Year 10 students are also expected to prepare and revise thoroughly for each exam.
Advance notice - classes will run as normal post exams and prior to work experience although there are a number of alternative activities to complement their normal timetable (wheelchair basketball, wellbeing day, assemblies etc).
A PDF of the Exam Timetable and Rules of Conduct can be viewed here:
Thanks for your support in this busy time of the year
Mr Brendan O'Brien Year 10 Level Coordinator
Year 11 exams
As part of the year 11 studies at Saint Ignatius College Geelong students will be undertaking a series of Unit 1 exams starting on Thursday June the 6th. Students have been provided with an exam timetable and a set of examination rules to help plan their studies and have been informed when they will be sitting each of their exams. It is the responsibility of the students to advise Ms. Williamson, Year 11 coordinator or Mr. Brown, VCE coordinator of any exam clashes or dates by Monday June 3rd especially if students are currently timetabled to undertake more than two exams in one day. Once advised of such clashes, alternative arrangements will be made for these students.
Teaching staff have been preparing students ahead of these exams to reflect on their learning over the past semester as well as guiding them in the development of examination skills expected at VCE level. Ways in which you may support your son or daughter in these exams include helping them to maintain good sleep practices, undertaking regular exercise and maintaining balanced routines at home during this busy time.
During the exam, the rules and regulations pertaining to VCE exam as outlined by the VCAA will be followed. These rules can be found on the VCAA website: https://www.vcaa.vic.edu.au/as...
During the exam period, students will be expected to undertake private study here at the College during any non-exam periods. I would seek your support further by trying not to make external appointments in the next few weeks, so as to provide students with the best opportunity to optimise their preparation and exam performances. It is expected that students revise thoroughly prior to exams, reviewing notes, completing past questions and maintaining a positive work ethic.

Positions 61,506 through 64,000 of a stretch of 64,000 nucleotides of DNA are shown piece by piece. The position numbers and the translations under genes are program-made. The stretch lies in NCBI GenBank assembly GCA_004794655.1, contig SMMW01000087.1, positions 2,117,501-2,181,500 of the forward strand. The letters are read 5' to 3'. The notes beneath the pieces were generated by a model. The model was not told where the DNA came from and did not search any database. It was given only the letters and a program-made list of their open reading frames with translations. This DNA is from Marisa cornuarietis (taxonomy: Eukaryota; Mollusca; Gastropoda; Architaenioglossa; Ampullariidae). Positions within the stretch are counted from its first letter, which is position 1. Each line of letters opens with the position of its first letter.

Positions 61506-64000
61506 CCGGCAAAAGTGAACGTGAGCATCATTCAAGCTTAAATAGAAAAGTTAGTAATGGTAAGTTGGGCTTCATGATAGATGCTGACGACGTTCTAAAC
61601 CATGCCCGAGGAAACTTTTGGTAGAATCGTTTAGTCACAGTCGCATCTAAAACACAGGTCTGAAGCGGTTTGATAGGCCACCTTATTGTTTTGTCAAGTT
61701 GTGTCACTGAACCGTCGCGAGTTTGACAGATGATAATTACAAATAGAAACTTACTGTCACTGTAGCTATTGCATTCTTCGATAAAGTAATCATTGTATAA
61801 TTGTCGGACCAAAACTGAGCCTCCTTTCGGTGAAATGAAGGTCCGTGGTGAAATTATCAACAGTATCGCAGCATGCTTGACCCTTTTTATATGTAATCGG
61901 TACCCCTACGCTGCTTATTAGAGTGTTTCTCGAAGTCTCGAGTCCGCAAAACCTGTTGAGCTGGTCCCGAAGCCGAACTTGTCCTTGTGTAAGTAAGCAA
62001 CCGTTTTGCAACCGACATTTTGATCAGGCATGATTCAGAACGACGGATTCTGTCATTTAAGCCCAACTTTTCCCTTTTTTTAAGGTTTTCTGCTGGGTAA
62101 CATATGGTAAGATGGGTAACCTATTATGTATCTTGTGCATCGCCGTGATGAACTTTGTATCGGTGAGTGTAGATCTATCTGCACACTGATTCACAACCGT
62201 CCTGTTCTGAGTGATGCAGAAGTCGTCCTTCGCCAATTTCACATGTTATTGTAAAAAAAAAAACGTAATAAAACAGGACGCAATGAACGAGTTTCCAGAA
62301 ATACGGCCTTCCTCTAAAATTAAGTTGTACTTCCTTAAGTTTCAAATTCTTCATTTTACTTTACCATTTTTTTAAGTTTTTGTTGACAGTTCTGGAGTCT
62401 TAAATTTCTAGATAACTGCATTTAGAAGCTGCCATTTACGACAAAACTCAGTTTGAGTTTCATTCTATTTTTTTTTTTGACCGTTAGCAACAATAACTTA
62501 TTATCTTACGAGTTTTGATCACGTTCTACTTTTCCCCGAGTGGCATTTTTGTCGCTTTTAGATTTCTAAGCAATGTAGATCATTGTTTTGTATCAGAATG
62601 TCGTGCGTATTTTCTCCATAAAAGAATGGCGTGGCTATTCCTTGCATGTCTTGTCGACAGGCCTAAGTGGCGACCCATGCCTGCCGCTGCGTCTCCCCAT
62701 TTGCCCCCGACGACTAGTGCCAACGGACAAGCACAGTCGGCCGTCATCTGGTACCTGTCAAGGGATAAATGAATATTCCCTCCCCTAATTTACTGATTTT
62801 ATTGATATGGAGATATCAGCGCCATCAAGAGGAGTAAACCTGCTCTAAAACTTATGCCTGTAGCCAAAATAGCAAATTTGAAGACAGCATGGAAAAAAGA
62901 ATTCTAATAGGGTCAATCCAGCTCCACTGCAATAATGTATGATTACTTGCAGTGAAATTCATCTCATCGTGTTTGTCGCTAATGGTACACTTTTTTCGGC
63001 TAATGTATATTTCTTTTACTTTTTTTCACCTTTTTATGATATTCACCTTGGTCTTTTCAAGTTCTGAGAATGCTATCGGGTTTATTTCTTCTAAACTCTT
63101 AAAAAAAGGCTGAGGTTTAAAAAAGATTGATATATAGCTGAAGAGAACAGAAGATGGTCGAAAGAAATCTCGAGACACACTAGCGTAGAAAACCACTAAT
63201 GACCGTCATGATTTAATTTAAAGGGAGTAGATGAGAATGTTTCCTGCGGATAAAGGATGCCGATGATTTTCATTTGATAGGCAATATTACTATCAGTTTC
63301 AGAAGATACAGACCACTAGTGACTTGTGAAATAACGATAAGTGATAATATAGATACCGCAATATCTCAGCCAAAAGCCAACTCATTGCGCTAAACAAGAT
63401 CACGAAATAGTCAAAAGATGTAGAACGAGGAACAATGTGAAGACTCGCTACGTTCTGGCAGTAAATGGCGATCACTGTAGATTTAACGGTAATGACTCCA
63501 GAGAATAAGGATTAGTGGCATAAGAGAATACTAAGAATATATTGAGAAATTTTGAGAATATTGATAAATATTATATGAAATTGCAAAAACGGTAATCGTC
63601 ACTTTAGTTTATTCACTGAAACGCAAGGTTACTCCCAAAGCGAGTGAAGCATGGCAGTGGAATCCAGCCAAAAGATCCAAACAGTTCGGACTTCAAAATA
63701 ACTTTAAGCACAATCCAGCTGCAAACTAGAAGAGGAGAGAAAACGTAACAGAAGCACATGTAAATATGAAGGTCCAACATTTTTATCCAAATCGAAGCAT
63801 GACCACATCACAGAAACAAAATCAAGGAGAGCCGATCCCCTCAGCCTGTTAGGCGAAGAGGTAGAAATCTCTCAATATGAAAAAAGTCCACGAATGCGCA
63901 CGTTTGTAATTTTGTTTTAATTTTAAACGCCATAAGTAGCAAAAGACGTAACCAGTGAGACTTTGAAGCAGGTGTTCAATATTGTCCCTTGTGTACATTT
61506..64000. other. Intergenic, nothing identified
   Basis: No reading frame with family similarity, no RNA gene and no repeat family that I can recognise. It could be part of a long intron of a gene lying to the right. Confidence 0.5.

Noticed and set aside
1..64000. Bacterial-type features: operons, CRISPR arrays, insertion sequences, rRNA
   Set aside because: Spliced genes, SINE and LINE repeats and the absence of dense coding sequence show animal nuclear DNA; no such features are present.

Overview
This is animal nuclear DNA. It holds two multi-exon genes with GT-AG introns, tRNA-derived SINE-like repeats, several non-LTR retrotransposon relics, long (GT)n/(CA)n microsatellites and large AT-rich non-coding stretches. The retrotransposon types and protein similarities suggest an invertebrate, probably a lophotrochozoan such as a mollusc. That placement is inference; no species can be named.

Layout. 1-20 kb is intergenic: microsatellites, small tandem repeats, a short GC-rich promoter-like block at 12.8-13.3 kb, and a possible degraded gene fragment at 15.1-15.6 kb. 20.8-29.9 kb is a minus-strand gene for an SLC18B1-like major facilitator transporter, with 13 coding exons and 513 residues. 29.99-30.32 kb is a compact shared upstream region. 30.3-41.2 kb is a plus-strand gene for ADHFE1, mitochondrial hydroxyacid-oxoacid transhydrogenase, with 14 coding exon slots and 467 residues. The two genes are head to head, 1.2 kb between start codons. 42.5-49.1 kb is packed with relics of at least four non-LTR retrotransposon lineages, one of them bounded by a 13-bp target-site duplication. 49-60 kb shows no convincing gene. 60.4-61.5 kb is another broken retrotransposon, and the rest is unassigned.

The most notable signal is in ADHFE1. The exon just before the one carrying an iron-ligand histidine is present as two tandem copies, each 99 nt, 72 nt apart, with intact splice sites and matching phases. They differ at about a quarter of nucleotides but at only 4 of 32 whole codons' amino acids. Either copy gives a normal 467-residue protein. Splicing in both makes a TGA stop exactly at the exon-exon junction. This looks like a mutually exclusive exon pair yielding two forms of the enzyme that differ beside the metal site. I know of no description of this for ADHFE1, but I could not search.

At the completion of the examination period on June 14th, students will commence Unit 2 studies in their chosen subjects on June 17th. Students who undertake any College based immersion trips such as World Challenge or the Kokoda Expedition are advised to obtain directions from their teachers regarding any work that may need to be completed by the start of Term 3.
I wish all year 11 VCE students success with their Semester 1 exams.
A PDF of the Unit 1 Examination Timetable can be viewed here:
Should you have any further queries, please contact me at the College via email: email@example.com
Mr. Michael Brown VCE Coordinator
The College is excited to extend an invitation to ACYF2019 to students in Years 10-12. We are encouraging students in Years 10-12 to apply to be part of this amazing opportunity. The the Australian Catholic Youth Festival (ACYF) will be held at Perth in December. We believe this event would be a wonderful end of year experience for our students.
ACYF is the largest gathering of young people in Australia with 20,000 young people in Sydney 2017. As a reference point the event is best paralleled with World Youth Day. The primary differences being that ACYF is open to Australian Youth, is held in Australia and occurs every two years.
The aim of the festival is to enable young people to enter into a contemporary experience of our Church and assist each participant to develop their identity as a Catholic or member of our Catholic community. The festival is open to Catholic and non-Catholic students who attend a Catholic school.